Trinity Western University ruling foreshadows where Supreme Court of Canada may go, post-McLachlin
There's been a great deal of news coverage of today's Supreme Court of Canada ruling concerning a B.C. Christian university.
Seven of the nine justices agreed that two law societies' could choose not to license law-school graduates from Trinity Western.
Between these seven justices, there were three sets of written reasons. Two other justices, Russell Brown and Suzanne Côté, disagreed with the majority.
Perhaps not coincidentally, Brown and Côté were the final two Supreme Court of Canada justices appointed by former prime minister Stephen Harper, whose government recruited many parliamentary interns from Trinity Western.
In the wake of this ruling, I received a thoughtful note from DJ Lam, a former practicum student at the Georgia Straight.
Lam noted that this was one of the final batch of decisions under the recently retired Chief Justice Beverley McLachlin—and it was not characterized by the normal collegiality of her court. She's been replaced by Richard Wagner as chief justice.
You can read Lam's comments below, which suggest we may see more U.S. Supreme Court–style divisions on our highest court in the future:
"I watched the case very closely and thought it would go the other way until I watched the oral arguments on the court's website.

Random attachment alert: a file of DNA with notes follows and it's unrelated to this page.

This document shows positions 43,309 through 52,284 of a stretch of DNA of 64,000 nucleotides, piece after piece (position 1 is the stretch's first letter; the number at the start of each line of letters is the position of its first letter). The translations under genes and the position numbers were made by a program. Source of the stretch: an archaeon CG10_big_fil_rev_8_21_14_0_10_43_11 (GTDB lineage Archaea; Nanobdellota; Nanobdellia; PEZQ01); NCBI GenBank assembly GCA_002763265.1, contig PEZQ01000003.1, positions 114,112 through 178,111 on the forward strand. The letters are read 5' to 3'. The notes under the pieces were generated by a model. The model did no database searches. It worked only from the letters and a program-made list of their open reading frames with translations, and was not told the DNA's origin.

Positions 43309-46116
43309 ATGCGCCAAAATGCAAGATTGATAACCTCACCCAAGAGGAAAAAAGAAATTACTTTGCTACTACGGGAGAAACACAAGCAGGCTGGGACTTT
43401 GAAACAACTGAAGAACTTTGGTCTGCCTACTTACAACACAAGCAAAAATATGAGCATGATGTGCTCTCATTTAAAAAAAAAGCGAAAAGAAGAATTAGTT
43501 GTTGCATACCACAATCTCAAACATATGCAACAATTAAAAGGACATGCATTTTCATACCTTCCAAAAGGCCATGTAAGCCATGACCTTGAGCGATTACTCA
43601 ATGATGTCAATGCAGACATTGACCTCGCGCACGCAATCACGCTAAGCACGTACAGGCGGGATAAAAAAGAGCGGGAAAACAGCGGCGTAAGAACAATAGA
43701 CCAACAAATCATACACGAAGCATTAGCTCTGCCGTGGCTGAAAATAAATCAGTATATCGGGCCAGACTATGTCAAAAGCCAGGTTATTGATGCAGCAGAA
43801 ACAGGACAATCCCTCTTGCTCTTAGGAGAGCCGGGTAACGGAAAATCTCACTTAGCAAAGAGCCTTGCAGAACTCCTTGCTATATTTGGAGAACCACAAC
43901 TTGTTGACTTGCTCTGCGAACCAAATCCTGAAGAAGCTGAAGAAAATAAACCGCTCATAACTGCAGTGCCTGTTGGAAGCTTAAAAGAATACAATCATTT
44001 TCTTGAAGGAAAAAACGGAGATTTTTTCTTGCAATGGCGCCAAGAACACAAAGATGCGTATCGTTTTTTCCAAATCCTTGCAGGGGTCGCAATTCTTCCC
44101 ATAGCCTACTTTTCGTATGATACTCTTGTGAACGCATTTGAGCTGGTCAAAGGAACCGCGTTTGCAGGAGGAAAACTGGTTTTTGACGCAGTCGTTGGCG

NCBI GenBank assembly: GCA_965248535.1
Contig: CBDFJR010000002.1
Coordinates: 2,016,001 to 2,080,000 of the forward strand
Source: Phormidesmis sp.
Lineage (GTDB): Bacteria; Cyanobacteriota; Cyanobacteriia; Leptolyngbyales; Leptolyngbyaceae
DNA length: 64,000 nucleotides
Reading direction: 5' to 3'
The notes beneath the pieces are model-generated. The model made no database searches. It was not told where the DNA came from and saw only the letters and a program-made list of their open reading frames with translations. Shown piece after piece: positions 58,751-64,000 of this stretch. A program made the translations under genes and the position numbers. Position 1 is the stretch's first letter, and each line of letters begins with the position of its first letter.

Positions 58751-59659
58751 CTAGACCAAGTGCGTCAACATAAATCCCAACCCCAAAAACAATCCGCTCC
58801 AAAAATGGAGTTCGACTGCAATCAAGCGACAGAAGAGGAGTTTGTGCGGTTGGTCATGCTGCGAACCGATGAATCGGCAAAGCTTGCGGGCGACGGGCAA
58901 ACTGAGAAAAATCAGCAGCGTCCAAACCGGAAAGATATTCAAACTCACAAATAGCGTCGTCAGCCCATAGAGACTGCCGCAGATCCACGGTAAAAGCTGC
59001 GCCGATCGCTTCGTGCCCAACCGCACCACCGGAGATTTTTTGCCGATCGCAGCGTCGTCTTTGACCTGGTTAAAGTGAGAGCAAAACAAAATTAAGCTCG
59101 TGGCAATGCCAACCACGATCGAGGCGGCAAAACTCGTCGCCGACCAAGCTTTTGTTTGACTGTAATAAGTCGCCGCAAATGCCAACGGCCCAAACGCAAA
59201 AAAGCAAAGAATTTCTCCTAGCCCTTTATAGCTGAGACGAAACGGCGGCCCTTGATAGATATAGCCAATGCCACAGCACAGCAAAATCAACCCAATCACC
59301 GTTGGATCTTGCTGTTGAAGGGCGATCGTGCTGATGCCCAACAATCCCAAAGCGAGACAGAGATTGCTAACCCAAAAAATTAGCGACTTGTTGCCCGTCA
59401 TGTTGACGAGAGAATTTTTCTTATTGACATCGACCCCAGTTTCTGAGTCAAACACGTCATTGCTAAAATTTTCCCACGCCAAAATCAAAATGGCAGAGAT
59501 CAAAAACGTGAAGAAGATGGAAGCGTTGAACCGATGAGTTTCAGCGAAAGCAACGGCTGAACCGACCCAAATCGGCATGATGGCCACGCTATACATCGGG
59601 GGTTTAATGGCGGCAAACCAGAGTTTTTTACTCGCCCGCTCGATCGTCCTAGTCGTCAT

"It was very apparent in the justices' questions where they leaned.
"Moreover, and possibly more interestingly, the questions asked of counsel reflected onto the justices' separate reasons.
"I wasn't surprised to see Russell Brown or Suzanne Côté dissent, but it occurred to me it was one of the last blockbuster set of cases under Beverley McLachlin.
"The McLachlin Court reflected a collegiality, according to several pundits and simple observation. But I think Côté, and especially Brown, are going to become more divisive more aggressive in dissent, unless Wagner can keep things together.
"Just imagine Brown being more free to espouse originalism and other tripe. Will his personality at the very least start to make the court feel or look more like what we see in the United States?
"The bench will also lose its liberal lion after the next federal election as well. Rosalie Abella could be replaced by Andrew Scheer if he beats Justin Trudeau. Michael Moldaver also retires in 2022 (or sooner).
"All together, these things could drastically change the court and all of our lives for the worse. I can worry about a pipeline, but I'm shaking over the future guardians of the country's soul."